Sunday, July 18, 2010

The Inception That Proves the Rule

Inception is not Christopher Nolan's best film, but it may be the most representative film he has yet directed, a summation of his career thus far. With its twisty plot, its awe-inspiring visions, and its ambiguity, it seems the quintessential Christopher Nolan film. It's a shame that it also suffers from Nolan's few, but vexing, bad habits.

(I'll try and avoid explicit spoilers, but some plot twists will be implicit in my review.)

Inception is Nolan's most "high concept" film yet, a mixture of crime drama, thriller, science fiction, and psychological study. The film's title refers to the feat of entering a person's mind, manipulating their dreams, and planting a new, potentially all-consuming, idea. Unfortunately for our protagonists – I'm loathe to call them heroes – inception is nigh-impossible to pull off, and its practitioners run the risk of losing themselves in their own minds.

Nolan manages to make the plot of Inception plausible, and there may rest his greatest triumph in the film. The infiltration and manufacture of dreams are, of course, utterly fantastic ideas. Yet by showing how it's done in his world – and by having his characters raise objection to the concept – he successfully coaxes the audience past their disbelief. Based off my first viewing, the rules of the dream world are internally consistent; we understand (more or less) the dream technology and its limitations. Nolan's dreams have more rules and regulations than do our dreams; there's no gap for deus ex machinae to come through.

Inception's surprisingly wide-ranging plots allows Nolan to introduce a number of themes and motifs from his earlier work. As with Memento and The Prestige, the new movie begins near the story's chronological end. The relationship between the "hero" Cobb (Leonardo DiCaprio) and his wife Mal (Marion Cotillard) seems a direct lift from Memento. One can take the central dream caper as an expanded and deepened take on the Joker's bank robbery in The Dark Knight, while the extended planning scenes bring to mind The Prestige's interest in process and preparation. Ellen Page's Ariadne has an obviously symbolic name, just Al Pacino's Dormer did in Insomnia. The ending too reminds me of earlier Nolan films; more than that I shall not say.

Ever since Batman Begins, Christopher Nolan has had the reputation of being a bad director of action scenes, though I think several of The Dark Knight's sequences are brilliant. The action and chase pieces of Inception, however, suffers from poor choreography and planning. One dream sequence involves a gun fight in a crowded city, yet it's very difficult to determine who's who and who we ought be rooting for. A later sequence in a snow field has similar problems: heroes and "villains" dress so similarly as to make identification impossible. At least you could tell Batman and the Joker apart. The dream sequences don't lack for visual interest, but the most compelling dreams – folding and mirrored cities, M.C. Escher staircases, the dark heart of Cobb's subconscious – all seem to occur within the first hour of the film. With all the gunplay and explosions, there's precious little room for beauty.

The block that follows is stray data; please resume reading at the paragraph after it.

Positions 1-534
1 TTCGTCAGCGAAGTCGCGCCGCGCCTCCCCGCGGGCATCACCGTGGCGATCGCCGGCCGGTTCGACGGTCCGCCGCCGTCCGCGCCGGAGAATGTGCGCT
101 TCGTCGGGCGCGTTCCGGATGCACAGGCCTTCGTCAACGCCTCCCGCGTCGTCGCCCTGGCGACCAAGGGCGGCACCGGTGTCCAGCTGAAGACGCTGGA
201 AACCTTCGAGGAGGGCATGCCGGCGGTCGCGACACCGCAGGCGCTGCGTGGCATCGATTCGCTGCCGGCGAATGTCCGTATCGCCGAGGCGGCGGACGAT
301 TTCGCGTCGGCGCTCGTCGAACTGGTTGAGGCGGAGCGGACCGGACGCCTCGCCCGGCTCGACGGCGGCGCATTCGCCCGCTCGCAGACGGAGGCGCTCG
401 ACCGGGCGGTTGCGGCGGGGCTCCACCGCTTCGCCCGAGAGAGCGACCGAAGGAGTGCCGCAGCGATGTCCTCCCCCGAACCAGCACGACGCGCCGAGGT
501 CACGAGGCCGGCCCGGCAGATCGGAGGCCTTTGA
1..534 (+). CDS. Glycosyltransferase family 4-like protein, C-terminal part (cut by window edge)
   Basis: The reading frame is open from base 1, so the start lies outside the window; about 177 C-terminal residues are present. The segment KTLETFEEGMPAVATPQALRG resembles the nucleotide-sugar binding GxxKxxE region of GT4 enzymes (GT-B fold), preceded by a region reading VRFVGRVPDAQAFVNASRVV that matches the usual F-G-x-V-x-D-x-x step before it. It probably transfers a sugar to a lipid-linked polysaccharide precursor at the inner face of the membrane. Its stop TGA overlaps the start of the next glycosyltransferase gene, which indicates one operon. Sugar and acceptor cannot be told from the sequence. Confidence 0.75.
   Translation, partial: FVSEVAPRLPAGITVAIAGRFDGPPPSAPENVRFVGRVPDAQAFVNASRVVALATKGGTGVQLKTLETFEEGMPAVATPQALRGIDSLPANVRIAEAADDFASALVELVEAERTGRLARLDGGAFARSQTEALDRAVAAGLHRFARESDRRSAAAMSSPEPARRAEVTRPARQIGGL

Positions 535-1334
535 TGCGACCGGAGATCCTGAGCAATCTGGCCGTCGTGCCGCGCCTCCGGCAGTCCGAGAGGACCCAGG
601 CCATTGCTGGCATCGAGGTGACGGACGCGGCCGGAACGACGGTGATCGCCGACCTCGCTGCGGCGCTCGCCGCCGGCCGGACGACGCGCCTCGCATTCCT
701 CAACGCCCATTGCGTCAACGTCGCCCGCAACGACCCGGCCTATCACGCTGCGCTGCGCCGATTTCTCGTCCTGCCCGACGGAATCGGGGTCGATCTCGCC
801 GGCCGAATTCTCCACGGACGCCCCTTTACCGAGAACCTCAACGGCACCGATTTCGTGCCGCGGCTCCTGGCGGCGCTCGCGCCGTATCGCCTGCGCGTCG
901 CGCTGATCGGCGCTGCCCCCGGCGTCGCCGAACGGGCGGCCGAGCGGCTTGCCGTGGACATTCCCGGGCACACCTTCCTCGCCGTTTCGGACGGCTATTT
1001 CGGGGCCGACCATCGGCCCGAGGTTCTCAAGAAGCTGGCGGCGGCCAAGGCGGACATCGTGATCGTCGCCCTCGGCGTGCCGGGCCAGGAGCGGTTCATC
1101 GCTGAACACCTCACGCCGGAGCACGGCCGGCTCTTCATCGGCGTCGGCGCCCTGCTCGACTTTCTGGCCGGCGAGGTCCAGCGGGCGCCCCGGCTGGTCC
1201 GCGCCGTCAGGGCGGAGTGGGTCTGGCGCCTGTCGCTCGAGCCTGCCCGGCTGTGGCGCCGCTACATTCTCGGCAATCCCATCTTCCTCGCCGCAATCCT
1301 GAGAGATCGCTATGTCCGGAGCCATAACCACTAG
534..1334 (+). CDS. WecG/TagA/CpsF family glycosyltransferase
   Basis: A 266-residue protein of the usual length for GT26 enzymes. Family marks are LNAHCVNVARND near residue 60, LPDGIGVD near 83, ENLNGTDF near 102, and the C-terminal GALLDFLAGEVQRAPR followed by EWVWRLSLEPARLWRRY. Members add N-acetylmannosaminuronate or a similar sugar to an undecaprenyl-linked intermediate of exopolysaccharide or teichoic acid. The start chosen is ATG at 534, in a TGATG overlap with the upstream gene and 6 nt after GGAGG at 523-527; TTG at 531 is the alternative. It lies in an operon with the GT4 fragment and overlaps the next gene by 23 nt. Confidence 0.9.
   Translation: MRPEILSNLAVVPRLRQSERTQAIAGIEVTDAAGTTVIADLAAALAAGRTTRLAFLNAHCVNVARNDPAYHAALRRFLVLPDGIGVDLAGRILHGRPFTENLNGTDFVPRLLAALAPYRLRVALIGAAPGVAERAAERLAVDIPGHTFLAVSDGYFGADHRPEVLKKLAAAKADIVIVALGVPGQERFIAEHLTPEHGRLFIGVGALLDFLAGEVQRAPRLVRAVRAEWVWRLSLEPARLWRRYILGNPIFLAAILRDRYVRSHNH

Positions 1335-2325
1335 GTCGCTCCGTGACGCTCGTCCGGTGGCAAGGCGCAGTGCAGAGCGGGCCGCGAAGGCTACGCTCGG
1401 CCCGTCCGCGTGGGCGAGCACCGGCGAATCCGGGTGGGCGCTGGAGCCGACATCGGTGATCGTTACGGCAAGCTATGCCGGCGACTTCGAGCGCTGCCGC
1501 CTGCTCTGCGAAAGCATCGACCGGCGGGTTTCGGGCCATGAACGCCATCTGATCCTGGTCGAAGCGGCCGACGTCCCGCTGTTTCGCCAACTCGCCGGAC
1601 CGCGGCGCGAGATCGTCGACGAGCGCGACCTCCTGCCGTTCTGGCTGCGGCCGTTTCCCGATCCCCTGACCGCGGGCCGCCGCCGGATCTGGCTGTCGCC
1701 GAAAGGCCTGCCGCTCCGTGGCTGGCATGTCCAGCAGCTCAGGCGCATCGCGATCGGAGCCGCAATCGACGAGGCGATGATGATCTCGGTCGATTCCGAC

While Inception has a large cast of big names, I was rather surprised at how little screen time certain actors get. Michael Caine in particular felt underused, having at most five minutes of screen time in a two hour movie; his role seems little more than a charming cameo. Though the story belongs to Cobb, Mal, and Ariadne, I was generally impressed by Nolan's efforts in fleshing out the minor characters. Ken Watanabe and Cillian Murphy, who held small roles in previous Nolan films, both acquit themselves well of their increased screen time.

I was hoping that I would love Inception as much as I do The Dark Knight, that the film would be a science fiction masterpiece. The new movie isn't as good as The Dark Knight, but I think it's one of Nolan's better films, and hardly a misstep for the director. It's beautiful and surprising, but the pacing and some of the extended action scenes really damage the film's impact. Inception may not the best film in Nolan's fine career, but I'm already looking forward to rewatching it.

1 comment:

Billy said...

My biggest fear the whole movie was that Nolan would lead the audience down a rabbit hole he couldn't possibly retrieve them from - but the film's greatest strength is that he does so rather deftly, and without too much confusion. I think the last 10 minutes were my favorite parts of the movie. And any scene with Joseph Gorden-Levitt. I'm glad to see he's at the tipping point of a fantastic career (not to mention he already has a filmography behind him unmatched by any actor his age, in terms of variety and quality).